John's Lowcountry Cooking: Recipes and Ruminations from Charleston
and the Carolina Coastal Plain
1-3/4 cups nut mix (see note)
2 large apples, peeled
4 large eggs, at room temperature (see note)
1 large egg yolk, at room temperature
1-3/4 cups sugar
3/4 cup unbleached all-purpose flour
16 (perfect, if possible) pecan halves
2/3 cup cream
two 9-inch cake pans by lightly greasing them, lining them with
wax paper or parchment, greasing the paper and lightly dusting with
the oven to 375°F and put a pan of water in the bottom of the
grind the nuts in a nut grinder, blender or food processor, proceeding
in small batches. (Blending too long will render the nuts oily.)
finely chop the apples with a knife in a series of quick bursts
in a food processor. You should have 1-3/4 cups.
a warmed electric mixer bowl (see note), beat the eggs and egg yolk
on high speed until doubled in volume. It may take 10 minutes or
more. Slowly add the sugar while beating and continue beating until
the volume is tripled. The eggs should be very thick and light in
color. Don't be afraid of over-beating.
the flour over the egg mixture. Sprinkle the ground nuts over all,
followed by the apples. With a large spatula, fold the mixture together
rapidly but gently, being certain to bring all the elements from
the bottom of the bowl up into the mixture.
the batter between the two cake pans and bake in the middle of the
oven for about 25 to 30 minutes, until the top is golden brown and
the sides have begun to pull away. Do not push on the meringue-like
top, or it may cave in.
on a rack in a draft-free place and let cool completely.
toast the pecan halves while the cakes are in the oven. While the
pecans are hot, quickly dip them in water and then roll them in
sugar until they are lightly coated. Let them dry on a rack.
cakes must be perfectly cool or the heat will melt the cream. Invert
the pans to remove the cakes, discarding the paper liners and turn
the cakes back over again so that the crusty top surface is in its
original position. Place the cake on a serving platter.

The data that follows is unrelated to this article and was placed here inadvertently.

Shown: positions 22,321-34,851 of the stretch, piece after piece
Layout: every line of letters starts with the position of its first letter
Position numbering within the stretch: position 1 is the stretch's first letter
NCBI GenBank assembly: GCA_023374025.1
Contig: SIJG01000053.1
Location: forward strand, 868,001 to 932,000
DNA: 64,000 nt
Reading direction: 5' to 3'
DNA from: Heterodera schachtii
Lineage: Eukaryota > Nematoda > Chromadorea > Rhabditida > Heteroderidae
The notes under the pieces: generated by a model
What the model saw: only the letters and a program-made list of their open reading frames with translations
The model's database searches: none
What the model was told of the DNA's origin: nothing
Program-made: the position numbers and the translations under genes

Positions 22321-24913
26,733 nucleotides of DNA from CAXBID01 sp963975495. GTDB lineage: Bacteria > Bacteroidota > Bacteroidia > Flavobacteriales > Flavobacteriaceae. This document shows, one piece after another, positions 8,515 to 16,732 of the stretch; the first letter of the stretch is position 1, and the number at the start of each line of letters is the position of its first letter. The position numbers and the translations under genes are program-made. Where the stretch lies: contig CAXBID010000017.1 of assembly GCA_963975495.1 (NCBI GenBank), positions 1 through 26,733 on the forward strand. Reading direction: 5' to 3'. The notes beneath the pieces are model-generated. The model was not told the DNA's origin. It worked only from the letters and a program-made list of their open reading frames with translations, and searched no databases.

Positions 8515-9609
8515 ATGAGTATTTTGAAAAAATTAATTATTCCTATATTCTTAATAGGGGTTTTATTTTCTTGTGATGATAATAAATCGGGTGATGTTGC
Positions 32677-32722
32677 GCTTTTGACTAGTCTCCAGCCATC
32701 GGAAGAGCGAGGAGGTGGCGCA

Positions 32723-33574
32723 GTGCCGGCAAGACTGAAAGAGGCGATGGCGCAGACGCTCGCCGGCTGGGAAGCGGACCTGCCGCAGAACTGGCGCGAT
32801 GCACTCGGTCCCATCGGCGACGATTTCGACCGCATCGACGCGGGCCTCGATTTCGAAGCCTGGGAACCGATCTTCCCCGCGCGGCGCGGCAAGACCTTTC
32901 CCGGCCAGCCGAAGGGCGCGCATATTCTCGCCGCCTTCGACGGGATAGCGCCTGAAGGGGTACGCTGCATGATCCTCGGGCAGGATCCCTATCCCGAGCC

the cream until stiff and pipe 8 rosettes or place 8 dollops of
the cream evenly around each cake. Garnish each bit of cream with
a sugared pecan and serve immediately or chilled. (To be especially
authentic, Hoppin' John notes that the cake may be served to interested
adults with a shot glass of bourbon neat.)
To prepare nut mix, mix 2 pounds shelled pecans, English walnuts
and black walnuts in whatever combination, but with no more than
1/3 pound of the black. (You may also choose your own selection
of nuts; Hoppin' John's favorite combination is 1 pound pecans,
2/3 pound walnuts and 1/3 pound black walnuts.) He notes that if
you can't find black walnuts in a nearby major supermarket or natural
foods store and want to include them in your mix, Funsten brand
canned black walnuts are available through the Tracy-Luckey Co.,
Inc., 110-140 North Hicks St., Harlem, GA 30814 (706-556-6216).
the eggs: Hoppin' John calls for the eggs at room temperature, but
then notes that he brought them to room temperature in the subtropical
warmth of the Lowcountry. He suggests, after bringing the eggs to
room temperature in your kitchen, to "warm both mixing bowls and
eggs by running hot water over them before using them in baking
recipes." Do not leave eggs out of the refrigerator for longer than
it takes them to just get to room temperature since they should
not be left unrefrigerated longer than that.
(Updated: 10/07/08 SN)